Skip to comments.Sign of the Times: Leaders of Las Vegas teachers union cash in while members await layoffs
Posted on 05/05/2012 4:02:32 PM PDT by rhema
Your raise or your job. Thats the choice facing members of the Clark County Education Association (CCEA), the union that represents teachers in Nevadas Clark County School District (CCSD).
The district is facing a $78 million deficit for the 2011-13 budget cycle, and needs to freeze teachers pay in order to avoid laying off 1,000 teachers by April.
While most people would choose their job over a pay raiseas CCSD support staff and administrators have doneCCEA members have refused. An arbitrator will soon decide whether all teachers will take a pay freeze, or if some members will get paid raises while others get pink slips.
Union members have consistently argued overpaid administrators should be the ones to do with lessnot teachers. But an investigative report from the Las Vegas Review-Journal reveals its CCEA leaders who have been out- earning everyone else.
According to IRS reports from 2009, the most recent year available, the union paid more than one-third of its $4.1 million budget toward the salaries of nine leaders, with the lowest paid official making almost $140,000, the Review- Journal reports.
Thats well above the 3 to 7 percent an average union spends on administrative compensation. John Jasonek, CCEAs executive director at the time, was paid almost $209,000, but received about $424,000 in compensation from two affiliated organizations, pushing his total pay past $632,000, which was $274,000 more than CCSDs superintendent earned, the paper reports.
The head of the Teachers Health Trust, a health insurance company owned and operated by the CCEA, earned $546,133 during 2009, according to the Review-Journal. (Ironically, teachers might not be choosing between raises or jobs if they had agreed to switch to a comparable, less expensive health insurance plan. But too many union friends were making too much money for that concession to be seriously considered.)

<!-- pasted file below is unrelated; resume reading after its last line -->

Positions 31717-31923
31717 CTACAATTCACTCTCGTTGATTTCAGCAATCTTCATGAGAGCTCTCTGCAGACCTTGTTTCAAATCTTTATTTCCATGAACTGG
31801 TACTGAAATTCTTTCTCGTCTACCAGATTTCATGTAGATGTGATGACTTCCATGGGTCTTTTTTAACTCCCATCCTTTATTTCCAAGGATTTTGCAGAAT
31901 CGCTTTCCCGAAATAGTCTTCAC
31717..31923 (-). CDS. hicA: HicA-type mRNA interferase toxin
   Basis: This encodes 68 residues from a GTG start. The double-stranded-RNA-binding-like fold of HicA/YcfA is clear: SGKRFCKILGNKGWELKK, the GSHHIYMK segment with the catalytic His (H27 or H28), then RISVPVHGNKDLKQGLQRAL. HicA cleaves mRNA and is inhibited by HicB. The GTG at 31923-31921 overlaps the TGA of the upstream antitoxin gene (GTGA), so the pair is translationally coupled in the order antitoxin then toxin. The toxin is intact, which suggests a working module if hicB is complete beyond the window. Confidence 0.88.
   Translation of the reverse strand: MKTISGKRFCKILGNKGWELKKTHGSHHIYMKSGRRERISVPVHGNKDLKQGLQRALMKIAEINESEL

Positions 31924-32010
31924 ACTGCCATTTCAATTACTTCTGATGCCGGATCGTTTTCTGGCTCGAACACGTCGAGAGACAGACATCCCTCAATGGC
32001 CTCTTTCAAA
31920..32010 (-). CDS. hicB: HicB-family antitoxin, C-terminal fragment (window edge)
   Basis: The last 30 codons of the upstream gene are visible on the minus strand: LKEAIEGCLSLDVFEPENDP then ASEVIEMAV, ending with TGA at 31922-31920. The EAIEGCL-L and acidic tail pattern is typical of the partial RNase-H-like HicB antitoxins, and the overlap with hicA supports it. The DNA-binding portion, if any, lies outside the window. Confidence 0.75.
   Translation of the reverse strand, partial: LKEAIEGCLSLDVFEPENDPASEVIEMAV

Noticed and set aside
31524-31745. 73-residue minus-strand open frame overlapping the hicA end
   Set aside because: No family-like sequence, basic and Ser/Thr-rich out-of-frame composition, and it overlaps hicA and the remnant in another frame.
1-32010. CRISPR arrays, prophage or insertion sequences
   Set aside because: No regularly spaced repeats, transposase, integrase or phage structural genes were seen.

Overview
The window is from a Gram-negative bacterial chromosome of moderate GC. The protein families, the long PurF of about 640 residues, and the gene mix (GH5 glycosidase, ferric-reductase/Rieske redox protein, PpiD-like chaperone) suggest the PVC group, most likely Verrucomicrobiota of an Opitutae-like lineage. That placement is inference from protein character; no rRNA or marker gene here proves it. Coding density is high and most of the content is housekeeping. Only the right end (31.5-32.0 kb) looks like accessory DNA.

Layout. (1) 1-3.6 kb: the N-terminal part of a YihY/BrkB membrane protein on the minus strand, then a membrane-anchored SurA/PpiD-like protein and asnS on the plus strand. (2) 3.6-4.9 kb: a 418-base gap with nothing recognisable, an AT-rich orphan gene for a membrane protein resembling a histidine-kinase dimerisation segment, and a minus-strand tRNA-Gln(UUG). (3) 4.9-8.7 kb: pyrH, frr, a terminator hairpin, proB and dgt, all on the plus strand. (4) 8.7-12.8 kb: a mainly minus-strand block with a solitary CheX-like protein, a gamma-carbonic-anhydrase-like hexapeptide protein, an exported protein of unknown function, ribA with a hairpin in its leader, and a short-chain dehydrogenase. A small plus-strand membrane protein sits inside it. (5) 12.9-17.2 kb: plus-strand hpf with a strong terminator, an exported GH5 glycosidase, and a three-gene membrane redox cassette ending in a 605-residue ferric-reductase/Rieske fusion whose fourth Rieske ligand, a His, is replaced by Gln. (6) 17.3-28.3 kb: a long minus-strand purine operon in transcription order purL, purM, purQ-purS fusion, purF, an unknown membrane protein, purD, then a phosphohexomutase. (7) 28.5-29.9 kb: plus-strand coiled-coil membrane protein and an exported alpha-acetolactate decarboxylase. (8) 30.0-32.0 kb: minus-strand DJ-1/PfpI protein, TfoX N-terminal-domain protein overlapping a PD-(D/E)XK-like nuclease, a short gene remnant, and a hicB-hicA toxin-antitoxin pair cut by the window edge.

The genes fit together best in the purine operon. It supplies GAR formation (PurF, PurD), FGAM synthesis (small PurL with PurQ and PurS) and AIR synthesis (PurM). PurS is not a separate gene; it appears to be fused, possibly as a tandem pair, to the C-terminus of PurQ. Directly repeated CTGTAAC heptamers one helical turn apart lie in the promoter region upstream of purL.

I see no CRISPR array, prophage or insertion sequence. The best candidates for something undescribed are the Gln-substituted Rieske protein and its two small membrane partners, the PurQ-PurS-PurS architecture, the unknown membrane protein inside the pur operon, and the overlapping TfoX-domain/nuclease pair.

We have no justification for the fact that former Executive Director Jasonek was able to triple dip, earning additional and excessive salaries, CCEA President Ruben Murillo Jr. writes on the unions website. He claims to have taken steps to ensure the practice doesnt happen again.
Union officials have refused to provide the Review-Journal with current salary information but claim the salary/ compensations of CCEA staff is standard.
The Review-Journal summed up the situation in a recent editorial:
...[T]eachers who dont find value in the unions services dont have to pay dues because Nevada is a right-to-work state. But the union and its members no longer have any credibility in arguing that school administrators are overpaid. ... Is the unions leadership overpaid? Thats for teachers to decide. If they werent aware that their union leaders are among the Valleys highest earners, they are now.
That should give teachers something to think about as they await the arbitrators decision.
In fact, that should give teacher union members all across the country something to think about. Because when it comes to union greed, what happens in Vegas... happens everywhere. Teacher unions control public education. ■
“According to IRS reports from 2009, the most recent year available”
Your government at work. Or not.
IIRC Obamie & Co no longer require wage statements from the unions.
I live in that dump Las Vegas for 10 year and watched how they used illegal aliens to suck money out of the public, not a big casino fan but glad to see them being build around the country just to see Las Vegas becomming nothing more than the dust bowl that it is.Suck on that Harry
Public school teachers union ping
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